Where Ideas grow

Interrogations at the Biointerface | 7th Advanced Summer School
Do organoids fill the in vivo / in vitro gap?


27-28 June 2019

Biblioteca Almeida Garrett, Porto


In 2019, the “Interrogations at the Biointerface - 7th Advanced Summer School” with the specific topic “Do organoids fill the in vitro/in vivo gap?” will take place in Porto, organized by i3S (Instituto de Investigação e Inovação em Saúde) / INEB (Instituto de Engenharia Biomédica) of the University of Porto.

During 10 years in a row (1999-2009), INEB has organized Summer Courses with lectures and hands-on lab sessions - the Advanced Summer Course in Cell/Material Interactions. After a short break in 2010, the Summer Schools re-emerged under the general topic of Interrogations at the Biointerface with the goal of bringing together different fields around one topic of interest.

This year edition of the Advanced Summer School will be held in Biblioteca Almeida Garret, in the beautiful city of Porto from the 27th to 28th of June, 2019. These two days will be devoted to lectures around an innovative topic – Organoids - with renowned and expert speakers. Participants are encouraged to submit their research work to be present either an oral presentation or poster. The lectures will take place in a very informal environment and participants are encouraged to participate and bring questions that can contribute to the advance of knowledge through interactive approaches.

The venue is in a library located at the gardens of Palácio de Cristal, a magic environment from the Romantic period in the late XIX century, just on the top of the city with an amazing view to the Douro river. We are sure that this atmosphere will be memorable and we believe that this course will be most valuable.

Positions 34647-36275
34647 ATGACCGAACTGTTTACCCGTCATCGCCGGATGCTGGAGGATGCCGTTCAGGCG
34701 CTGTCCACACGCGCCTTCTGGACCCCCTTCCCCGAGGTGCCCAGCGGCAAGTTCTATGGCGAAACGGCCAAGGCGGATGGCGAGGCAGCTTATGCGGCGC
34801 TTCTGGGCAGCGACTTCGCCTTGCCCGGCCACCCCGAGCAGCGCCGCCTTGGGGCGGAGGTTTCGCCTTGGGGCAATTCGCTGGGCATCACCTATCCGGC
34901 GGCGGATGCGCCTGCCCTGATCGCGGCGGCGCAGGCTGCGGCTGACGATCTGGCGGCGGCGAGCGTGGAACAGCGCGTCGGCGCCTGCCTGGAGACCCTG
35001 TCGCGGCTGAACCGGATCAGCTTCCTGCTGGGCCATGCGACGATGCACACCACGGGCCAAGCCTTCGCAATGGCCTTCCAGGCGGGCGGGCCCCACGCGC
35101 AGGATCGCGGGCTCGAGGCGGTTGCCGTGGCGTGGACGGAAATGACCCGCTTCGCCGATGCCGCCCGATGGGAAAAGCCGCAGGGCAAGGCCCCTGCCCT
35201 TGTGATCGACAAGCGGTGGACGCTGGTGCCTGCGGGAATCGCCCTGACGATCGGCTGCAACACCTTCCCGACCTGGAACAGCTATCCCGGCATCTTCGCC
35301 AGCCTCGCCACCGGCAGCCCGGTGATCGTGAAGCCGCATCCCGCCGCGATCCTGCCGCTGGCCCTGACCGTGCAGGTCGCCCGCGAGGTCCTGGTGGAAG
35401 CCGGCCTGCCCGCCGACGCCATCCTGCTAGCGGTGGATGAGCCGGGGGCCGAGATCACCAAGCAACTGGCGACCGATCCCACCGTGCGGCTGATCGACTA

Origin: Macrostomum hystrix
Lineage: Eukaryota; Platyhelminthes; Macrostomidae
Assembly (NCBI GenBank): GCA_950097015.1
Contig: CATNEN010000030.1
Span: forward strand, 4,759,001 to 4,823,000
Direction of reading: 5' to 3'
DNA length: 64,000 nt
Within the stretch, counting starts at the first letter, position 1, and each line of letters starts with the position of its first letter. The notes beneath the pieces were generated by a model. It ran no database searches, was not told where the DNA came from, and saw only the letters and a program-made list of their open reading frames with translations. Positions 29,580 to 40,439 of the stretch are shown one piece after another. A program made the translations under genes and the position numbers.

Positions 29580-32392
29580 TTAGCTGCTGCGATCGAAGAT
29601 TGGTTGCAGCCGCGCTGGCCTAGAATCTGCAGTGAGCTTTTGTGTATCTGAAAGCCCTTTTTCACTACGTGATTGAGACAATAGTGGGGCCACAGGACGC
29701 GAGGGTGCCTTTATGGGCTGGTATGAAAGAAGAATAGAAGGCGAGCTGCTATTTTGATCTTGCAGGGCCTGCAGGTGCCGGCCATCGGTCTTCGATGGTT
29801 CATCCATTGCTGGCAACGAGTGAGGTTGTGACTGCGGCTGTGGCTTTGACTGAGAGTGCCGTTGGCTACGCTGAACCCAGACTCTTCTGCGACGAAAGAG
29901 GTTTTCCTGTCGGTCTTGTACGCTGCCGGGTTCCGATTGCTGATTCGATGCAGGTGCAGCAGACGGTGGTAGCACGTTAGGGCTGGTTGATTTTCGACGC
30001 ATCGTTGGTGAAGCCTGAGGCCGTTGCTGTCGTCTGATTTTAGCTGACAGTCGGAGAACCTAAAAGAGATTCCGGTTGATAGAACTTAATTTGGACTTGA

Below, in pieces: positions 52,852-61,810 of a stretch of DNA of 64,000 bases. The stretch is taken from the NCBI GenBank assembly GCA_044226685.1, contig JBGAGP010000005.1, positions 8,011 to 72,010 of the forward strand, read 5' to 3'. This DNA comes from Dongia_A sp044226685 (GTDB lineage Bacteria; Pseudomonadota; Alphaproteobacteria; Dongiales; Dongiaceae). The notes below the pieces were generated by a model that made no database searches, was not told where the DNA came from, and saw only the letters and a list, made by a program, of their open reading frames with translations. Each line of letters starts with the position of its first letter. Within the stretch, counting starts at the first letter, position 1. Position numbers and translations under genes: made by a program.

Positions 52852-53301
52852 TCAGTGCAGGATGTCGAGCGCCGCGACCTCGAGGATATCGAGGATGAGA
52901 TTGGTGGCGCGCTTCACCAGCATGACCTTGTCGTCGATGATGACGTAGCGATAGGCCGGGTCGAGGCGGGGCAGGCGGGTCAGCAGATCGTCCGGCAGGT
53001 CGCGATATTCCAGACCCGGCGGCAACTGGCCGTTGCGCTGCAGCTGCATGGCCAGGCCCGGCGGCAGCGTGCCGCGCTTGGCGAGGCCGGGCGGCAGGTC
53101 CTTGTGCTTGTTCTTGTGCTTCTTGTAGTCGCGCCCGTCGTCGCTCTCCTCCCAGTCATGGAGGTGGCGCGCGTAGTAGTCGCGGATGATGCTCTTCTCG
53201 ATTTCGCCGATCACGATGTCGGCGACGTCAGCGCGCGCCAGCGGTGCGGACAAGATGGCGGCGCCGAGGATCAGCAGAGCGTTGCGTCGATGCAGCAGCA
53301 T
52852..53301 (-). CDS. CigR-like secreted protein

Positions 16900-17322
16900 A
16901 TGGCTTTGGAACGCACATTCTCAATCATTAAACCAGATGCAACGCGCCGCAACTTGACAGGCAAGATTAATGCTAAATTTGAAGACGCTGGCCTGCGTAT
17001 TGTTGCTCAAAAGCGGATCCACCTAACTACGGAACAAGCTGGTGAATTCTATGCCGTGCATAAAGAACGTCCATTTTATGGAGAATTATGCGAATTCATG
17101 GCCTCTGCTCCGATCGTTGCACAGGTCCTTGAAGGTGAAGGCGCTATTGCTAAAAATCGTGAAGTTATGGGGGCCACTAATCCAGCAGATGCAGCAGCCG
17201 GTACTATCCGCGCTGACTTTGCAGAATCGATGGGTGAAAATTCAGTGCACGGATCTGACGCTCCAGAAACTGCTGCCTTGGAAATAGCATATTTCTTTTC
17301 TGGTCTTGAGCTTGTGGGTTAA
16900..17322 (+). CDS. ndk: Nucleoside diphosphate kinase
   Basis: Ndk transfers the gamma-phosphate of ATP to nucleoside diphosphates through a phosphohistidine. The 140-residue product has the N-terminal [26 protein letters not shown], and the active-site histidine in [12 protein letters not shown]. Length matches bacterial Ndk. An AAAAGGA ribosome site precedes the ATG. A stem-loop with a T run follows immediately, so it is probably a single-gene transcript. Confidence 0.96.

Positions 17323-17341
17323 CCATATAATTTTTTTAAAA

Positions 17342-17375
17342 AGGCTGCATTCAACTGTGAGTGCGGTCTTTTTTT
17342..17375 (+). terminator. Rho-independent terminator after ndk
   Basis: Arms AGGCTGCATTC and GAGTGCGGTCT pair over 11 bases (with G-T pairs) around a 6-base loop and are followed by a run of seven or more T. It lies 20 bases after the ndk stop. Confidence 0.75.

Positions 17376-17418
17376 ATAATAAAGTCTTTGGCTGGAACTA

We are looking forward to welcoming you at the 7th Advanced Summer School!


Several cutting-edge topics will be explored during the course:

* Complex 3D culture systems
* Sophisticated tissues in a dish
* Design biomaterials as extracellular matrix mimics for 3D cell culture
* Organoids to mimic development and disease
* Culture and analysis of organoids
* Ethical implications of organoids
* The consciousness of cerebral organoids


Biblioteca Municipal Almeida Garrett (Almeida Garrett Library)
R. de Entre-Quintas 268, 4050-344 Porto


The Almeida Garrett Library is located in the Gardens of Palácio de Cristal, a delightful green space with some of the best panoramic views of the Douro river. These romantic gardens from the XIX century are surrounded by several iconic spaces of Porto’s romantic period such as the Romantic Museum, the Macieirinha Villa, the Tait Villa and the Porto Wine Mansion.

The Library building includes a modern auditorium with a capacity to hold 192 people and a gallery with a program of regular expositions covering various themes, including arts, cultural heritage and science.

Its privileged location, near green space in the heart of the city, and with several spaces, makes it a centre of important local activities, including theatre, cinemas, conferences, poetry sessions or musical spectacles.





Ana Paula Pêgo
Cristina Barrias
Judite Novais Barbosa
Mário Barbosa
Sílvia Bidarra
Sofia Duque Santos


27th  June 2019


08:45-09:15 Registration

09:15-09:30 Welcome


09:30-10:30 Engineering morphogenesis through instructed self-organization

Cristina Barrias; Bioengineered 3D Microenvironments Group; i3S/ INEB; Portugal


10:30-11:00 Coffee break


11:00-12:00 Photoadaptable hydrogels for studying and manipulating crypt formation in intestinal organoids